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Behind the second row, there’s 27.5 cubic feet of cargo room, which expands to nearly 60 cubes with the rear seats folded. There’s an itty bitty available third row for the Range Rover Sport that’s suitable only for small children, and just two of them, that is available on some models. If three rows are a priority, we’d suggest something better suited for the task—can we show you something in a Land Rover Discovery, perhaps?

The fittings and finish of the Range Rover Sport are among the best in any car, anywhere. The soft leathers, real wood, brushed metal, and solid plastics feel spectacular. Fitting for the Range Rover’s high price—easily six figures at that, too.

Safety
The 2020 Range Rover Sport lacks official crash-test data.

Federal and independent testers don’t rate the 2020 Land Rover Range Rover Sport for safety so we don’t either. 

Absent official crash-test data, there are reasons for optimism. 

Every Range Rover Sport gets standard automatic emergency braking, adaptive cruise control, active lane control, and parking sensors. HSE versions and higher get a surround-view camera system, a driver recognition monitor, blind-spot monitors, and a traffic sign recognition system. 

Land Rover’s driver assistance features are sophisticated, but far from hands-free. 

As a tall-riding vehicle, the Range Rover Sport is fairly easy to see out of, only the rearward vision is compromised by a small-ish hatch. 

Features
As rich as you like, but even base 2020 Range Rover Sports get most of the good stuff.

It’s no wonder that the jet-set is often found in Range Rover Sports—in top trims it takes a small fortune to even buy one. 

Our rating of 8 applies to the lowly base Range Rover Sport SE that’s hardly lowly at more than $70,000 to start. For that sum, buyers will get 19-inch wheels, LED headlights, leather upholstery, power-adjustable front seats, an adjustable air suspension, power liftgate, a 12.3-inch digital instrument cluster, navigation, active safety features (that we cover above) and a pair of 10.0-inch touchscreens for infotainment and climate controls. Android Auto and Apple CarPlay compatibility are in the mix, mercifully replacing the software on (just) one touchscreen. Land Rover’s new-car warranty isn’t as generous as Jaguar’s, but it’s still good: All Range Rover Sports are covered, bumper to bumper, for 4 years/50,000 miles.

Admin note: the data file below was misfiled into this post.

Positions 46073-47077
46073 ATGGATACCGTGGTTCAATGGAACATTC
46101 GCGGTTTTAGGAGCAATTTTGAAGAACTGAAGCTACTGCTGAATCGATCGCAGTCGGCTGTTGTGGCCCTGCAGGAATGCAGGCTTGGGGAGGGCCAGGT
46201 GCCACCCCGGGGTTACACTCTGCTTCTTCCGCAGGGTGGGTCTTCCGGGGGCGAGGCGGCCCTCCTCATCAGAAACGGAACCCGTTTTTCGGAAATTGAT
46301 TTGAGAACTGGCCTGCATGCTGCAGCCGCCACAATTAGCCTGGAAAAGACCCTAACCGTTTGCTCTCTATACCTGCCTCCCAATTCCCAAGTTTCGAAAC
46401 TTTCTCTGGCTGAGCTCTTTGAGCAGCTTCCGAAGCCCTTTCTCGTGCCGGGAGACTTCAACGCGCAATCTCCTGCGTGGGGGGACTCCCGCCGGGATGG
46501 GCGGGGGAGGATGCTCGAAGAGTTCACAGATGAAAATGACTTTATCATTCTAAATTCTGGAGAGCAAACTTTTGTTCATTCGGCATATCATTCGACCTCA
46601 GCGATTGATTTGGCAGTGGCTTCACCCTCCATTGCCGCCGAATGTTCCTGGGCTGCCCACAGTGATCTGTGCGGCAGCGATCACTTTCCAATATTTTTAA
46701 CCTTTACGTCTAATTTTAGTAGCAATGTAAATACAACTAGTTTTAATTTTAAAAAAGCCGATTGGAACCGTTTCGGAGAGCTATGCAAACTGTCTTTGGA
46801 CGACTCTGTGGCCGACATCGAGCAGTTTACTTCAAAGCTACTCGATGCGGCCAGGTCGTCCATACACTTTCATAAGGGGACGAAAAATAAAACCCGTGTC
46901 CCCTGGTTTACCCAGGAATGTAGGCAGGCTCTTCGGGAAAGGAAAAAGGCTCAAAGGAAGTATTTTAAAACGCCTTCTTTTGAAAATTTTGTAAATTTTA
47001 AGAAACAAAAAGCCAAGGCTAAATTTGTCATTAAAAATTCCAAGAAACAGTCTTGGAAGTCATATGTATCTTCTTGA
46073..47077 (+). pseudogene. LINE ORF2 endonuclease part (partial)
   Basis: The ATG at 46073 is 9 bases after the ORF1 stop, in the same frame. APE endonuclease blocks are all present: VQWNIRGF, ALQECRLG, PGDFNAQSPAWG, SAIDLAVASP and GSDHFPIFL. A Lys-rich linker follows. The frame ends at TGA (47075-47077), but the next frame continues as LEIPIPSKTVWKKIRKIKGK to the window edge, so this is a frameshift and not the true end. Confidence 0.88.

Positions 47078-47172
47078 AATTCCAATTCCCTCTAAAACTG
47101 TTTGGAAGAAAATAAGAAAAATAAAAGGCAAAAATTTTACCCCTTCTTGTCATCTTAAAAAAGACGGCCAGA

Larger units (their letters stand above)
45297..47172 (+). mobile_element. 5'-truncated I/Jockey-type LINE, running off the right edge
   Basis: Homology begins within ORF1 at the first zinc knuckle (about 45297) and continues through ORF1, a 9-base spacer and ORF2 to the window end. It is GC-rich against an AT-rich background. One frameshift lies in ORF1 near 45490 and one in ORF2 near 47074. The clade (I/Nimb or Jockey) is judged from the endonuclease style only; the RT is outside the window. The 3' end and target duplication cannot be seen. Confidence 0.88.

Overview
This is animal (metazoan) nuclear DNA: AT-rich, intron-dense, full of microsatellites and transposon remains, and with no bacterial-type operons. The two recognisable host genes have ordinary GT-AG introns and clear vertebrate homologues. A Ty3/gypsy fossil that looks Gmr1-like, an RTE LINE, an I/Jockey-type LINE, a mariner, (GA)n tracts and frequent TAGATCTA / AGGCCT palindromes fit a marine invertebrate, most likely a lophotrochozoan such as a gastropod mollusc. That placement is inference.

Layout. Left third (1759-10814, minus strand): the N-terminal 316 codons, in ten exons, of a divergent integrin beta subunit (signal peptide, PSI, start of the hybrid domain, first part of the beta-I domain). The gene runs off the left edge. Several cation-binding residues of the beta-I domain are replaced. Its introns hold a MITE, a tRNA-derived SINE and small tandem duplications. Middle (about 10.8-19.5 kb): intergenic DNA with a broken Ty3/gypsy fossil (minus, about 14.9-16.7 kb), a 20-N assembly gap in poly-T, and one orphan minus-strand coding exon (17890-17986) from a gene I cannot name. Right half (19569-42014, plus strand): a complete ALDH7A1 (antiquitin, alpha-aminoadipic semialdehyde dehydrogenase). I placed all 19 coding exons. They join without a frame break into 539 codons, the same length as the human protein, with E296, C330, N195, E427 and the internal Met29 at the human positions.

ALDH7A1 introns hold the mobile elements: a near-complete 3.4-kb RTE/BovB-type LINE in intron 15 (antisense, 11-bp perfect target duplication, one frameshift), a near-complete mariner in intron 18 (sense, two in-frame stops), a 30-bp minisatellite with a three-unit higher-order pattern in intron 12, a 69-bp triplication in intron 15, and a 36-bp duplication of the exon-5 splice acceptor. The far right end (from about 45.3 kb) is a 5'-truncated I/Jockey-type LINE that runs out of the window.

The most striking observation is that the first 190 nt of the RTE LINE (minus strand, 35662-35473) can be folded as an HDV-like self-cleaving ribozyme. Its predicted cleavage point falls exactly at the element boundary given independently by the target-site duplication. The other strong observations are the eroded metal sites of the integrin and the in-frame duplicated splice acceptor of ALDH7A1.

Like last year, the Range Rover Sport ascend the mountain of cash in SE, HSE, HSE Dynamic, HST, Autobiography Dynamic, and SVR trims. 

The SVR is king of the hill again, although we wouldn’t necessarily take it off road. Included in the high-po Range Rover Sport are 21-inch wheels, heated front and rear seats, three-zone climate control, premium audio from 19 speakers, advanced active safety features (covered above), performance seats shod in Windsor leather, and unique exterior accents. Before options are added, the 2020 Range Rover Sport SVR costs more than $115,00 to start. The final price can rise as high as $150,000, especially when trimmed in British Racing Green on red and black hides with premium audio and a visit from the carbon fiber fairy. Not that we’ve saved the build for our big lottery haul someday or something. 

Our recommended Range Rover Sport starts with a V-8 and the HSE Dynamic trim, which adds 21-inch wheels, a two-speed transfer case, leather upholstery, premium audio, premium audio, and soft Windsor hides for about $89,000. 

Touch Pro Duo

Range Rover’s infotainment system changed last year to twin 10.0-inch touchscreens perched one atop the other, which the automaker calls Touch Pro Duo. 

The bottom touchscreen handles climate controls and vehicle functions including terrain controls, the top screen handles navigation and audio functions. Thankfully there are still hard knobs for temperature settings and volume controls, but the rest of the news isn’t as good. 

Range Rover’s infotainment system can lag, and in some cases has completely shut off on us. There’s some reprieve via smartphone operating systems such as Apple CarPlay and Android Auto, but they’re only as stable as the hardware. And sometimes the hardware doesn’t want to play ball at all. 

It’s a minor inconvenience that most owners will anticipate or ignore, but Touch Pro Duo can be complicated for even minor tasks. Turning on the heated seats, for instance, requires physically pressing the temperature knob and twisting in one direction—easy. Adding a frequent destination or function to the favorites screen? Swipe at least two menus over, find an opening, press the “+” button, find the function, add the button, resize the button to be one icon, three icons, or more icons, then long press to set. The days of holding down a button for a favorite radio station seem far behind us.